2011 Decisions Impacting IRS Tax Return Investigations

2011 Decisions Impacting IRS Tax Return Investigations

Decisions in two Courts of Appeals in 2011 bear on defining what constitutes an omission from gross income on a submitted return and what limitations period applies to IRS return investigations. Analyses by the Fourth and Seventh Circuits turned in different ways on principles enunciated in COLONY, INC. v. COMMISSIONER OF INTERNAL REVENUE, 357 U.S. 28 (U.S. 1958).

On January 26, 2011, the Seventh Circuit ruled as valid the Service's application of the six-year statute of limitations to investigate a tax return, rather than the standard three-year period, to a Son-of-BOSS (Bond and Option Sales Strategy) transaction and the overstatement on a tax return of basis related to the transaction. Beard v. Comm'r, 2011 U.S. App. LEXIS 1575 (7th Cir. 2011).  The transaction in issue was held to be an omission from gross income for extended six-year limitations period purposes under IRC Section 6501(e). The grant of summary judgment by the tax court was therefore reversed.

Using a short sale to artificially increase the basis of a partnership interest before selling the interest limits the capital gains tax on the sale. This practice constitutes a Son-of-BOSS transaction, which has been invalidated as lacking economic substance in Notice 2000-44 (I.R.S. 2000)

The transaction In Beard involved purchases of Treasury Notes and short sale transfers to two companies in which the taxpayer had a majority interest. The Seventh Circuit distinguished Beard from COLONY, INC. v. COMMISSIONER OF INTERNAL REVENUE, 357 U.S. 28 (U.S. 1958), which upheld the standard three-year statute of limitations. Therefore, the court held that Colony was not controlling because there were key differences between transaction dynamics involved in Beard vis a vis Colony. The Seventh Circuit's interpretation focused on congressional intent underlying IRC Section 6501(e)(1)(A)(i) and (ii) in view of those differences.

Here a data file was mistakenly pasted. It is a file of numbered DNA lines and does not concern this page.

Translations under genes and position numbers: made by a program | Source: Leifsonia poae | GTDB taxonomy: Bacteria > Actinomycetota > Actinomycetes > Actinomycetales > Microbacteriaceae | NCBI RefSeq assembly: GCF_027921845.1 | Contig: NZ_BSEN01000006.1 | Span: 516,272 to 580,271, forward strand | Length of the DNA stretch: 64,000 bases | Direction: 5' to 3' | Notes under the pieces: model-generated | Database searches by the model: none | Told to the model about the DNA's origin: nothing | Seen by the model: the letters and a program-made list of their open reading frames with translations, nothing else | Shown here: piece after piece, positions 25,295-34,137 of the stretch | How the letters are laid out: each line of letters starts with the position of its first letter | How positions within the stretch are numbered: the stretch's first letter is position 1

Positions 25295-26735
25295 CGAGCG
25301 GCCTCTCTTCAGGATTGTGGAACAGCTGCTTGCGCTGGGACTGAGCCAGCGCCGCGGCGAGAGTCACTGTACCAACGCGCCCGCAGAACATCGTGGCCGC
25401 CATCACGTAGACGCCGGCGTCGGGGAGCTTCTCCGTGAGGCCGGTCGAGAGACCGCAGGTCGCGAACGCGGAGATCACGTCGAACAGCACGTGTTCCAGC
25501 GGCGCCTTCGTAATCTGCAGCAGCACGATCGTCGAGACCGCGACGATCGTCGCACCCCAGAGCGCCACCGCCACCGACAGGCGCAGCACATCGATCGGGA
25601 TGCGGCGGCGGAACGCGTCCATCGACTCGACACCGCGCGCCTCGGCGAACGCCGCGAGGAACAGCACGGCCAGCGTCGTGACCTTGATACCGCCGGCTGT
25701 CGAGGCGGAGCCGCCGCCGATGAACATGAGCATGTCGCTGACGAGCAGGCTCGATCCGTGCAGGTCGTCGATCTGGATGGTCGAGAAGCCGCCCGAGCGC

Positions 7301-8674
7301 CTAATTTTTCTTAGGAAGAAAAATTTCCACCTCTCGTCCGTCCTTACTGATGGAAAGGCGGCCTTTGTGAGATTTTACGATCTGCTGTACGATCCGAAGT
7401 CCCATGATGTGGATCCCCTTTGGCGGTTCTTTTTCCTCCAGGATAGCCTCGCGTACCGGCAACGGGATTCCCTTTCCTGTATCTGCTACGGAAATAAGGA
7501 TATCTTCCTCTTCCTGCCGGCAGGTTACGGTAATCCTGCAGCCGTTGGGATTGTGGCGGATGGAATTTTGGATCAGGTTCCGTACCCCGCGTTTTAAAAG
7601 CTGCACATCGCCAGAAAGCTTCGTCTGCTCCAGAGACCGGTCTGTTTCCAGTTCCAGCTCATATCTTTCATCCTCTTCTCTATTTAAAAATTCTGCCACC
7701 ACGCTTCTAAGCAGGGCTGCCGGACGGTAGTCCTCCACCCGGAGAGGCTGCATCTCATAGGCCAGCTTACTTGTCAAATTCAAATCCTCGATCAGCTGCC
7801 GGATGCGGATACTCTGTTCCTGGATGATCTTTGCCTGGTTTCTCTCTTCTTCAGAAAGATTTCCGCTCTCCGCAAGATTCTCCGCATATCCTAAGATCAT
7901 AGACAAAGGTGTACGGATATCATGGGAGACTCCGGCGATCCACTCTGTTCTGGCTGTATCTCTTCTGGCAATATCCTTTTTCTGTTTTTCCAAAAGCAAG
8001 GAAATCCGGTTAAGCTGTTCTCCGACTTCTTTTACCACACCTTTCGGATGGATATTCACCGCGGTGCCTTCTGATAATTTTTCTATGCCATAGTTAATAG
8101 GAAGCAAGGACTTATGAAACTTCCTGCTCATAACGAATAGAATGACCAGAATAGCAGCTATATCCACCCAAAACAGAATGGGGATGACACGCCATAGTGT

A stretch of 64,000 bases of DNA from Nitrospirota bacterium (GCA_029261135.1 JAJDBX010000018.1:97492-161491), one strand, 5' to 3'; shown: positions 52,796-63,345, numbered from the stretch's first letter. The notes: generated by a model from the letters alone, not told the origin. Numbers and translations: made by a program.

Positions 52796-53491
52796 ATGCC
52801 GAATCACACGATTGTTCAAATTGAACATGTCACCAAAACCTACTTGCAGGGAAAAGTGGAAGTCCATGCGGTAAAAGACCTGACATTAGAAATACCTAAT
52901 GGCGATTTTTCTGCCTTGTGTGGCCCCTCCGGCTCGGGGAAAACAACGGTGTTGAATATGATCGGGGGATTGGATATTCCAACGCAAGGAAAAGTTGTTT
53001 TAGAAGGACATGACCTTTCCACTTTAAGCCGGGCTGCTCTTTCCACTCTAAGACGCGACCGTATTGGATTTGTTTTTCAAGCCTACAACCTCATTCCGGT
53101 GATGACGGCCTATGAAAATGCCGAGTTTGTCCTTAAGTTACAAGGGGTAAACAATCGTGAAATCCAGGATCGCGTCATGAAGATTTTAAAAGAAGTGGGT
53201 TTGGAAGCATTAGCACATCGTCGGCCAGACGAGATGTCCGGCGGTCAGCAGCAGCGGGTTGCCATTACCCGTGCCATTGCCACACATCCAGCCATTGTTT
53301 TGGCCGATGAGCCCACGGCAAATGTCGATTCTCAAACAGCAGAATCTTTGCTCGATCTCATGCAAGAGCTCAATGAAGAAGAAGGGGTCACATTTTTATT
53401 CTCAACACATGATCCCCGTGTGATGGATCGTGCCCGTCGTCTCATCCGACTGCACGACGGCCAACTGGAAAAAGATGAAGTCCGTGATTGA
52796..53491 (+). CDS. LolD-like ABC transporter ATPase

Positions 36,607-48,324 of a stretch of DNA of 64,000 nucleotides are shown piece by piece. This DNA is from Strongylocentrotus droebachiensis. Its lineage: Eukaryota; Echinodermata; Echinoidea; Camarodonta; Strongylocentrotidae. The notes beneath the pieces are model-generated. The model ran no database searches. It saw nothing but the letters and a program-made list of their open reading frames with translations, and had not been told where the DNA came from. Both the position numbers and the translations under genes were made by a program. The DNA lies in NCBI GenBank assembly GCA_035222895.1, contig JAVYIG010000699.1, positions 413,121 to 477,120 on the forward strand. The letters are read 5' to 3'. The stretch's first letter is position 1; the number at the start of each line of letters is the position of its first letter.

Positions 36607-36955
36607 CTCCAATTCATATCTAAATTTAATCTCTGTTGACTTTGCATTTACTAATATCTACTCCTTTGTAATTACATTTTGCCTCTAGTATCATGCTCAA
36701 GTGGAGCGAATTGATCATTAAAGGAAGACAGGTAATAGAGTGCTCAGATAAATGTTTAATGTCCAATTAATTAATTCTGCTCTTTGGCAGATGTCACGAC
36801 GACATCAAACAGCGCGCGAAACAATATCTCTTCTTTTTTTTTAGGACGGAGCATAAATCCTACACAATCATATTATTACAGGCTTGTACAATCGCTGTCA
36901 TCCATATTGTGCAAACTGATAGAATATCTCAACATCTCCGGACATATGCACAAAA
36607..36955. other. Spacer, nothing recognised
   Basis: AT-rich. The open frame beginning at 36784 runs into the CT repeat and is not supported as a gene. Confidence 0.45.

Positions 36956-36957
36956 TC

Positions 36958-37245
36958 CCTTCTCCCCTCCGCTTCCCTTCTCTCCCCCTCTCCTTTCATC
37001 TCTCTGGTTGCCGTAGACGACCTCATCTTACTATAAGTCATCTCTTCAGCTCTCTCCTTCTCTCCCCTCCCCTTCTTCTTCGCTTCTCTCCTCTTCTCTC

On the other hand, in Home Concrete & Supply, LLC v. United States, 2011 U.S. App. LEXIS 2334 (4th Cir. N.C. Feb. 7, 2011), the Fourth Circuit held that no item was actually left off the return at issue. Here, too, the case involved an overstatement of basis, this time involving short sale proceeds yielding more than 25 percent of the tax liability. But the argument advanced by the Service in this case was grounded in reliance on Treas. Reg. 301.6501(e)-1(a)(1)(iii) (2010). Specifically, the backdrop of this reliance was formed by the preamble to Treasury Decision 9511 (I.R.S. 2010). The preamble indicates that the six-year period remains open for "all taxable years . . . that are the subject of any case pending before any court of competent jurisdiction..." 

The court held that this reliance was misplaced: Even if the six-year statute of limitations applied, the district court had ruled that the "period for assessing tax" had long since expired. Congressional intent behind IRC Section 6501 was to close the period for assessing tax within six years after a return is filed, except in cases of fraud. Therefore, deference to any interpretation Treas. Reg. 301.6501(e)-1(a)(1)(iii) (2010) may impart to the meaning of IRC Section 6501(e)(1)(A) was not called for. (See Chevron, U.S.A., Inc. v. NRDC, Inc., 467 U.S. 837, at 842-843)

LEXIS.com users can view the enhanced version:

Discover the features and benefits of LexisNexis® Tax Center

For quality Tax & Accounting research resources, visit the LexisNexis® Store

...

RELATED LINKS: For additional discussion, see:

Discover the features and benefits of LexisNexis® Tax Center

For quality Tax & Accounting research resources, visit the LexisNexis® Store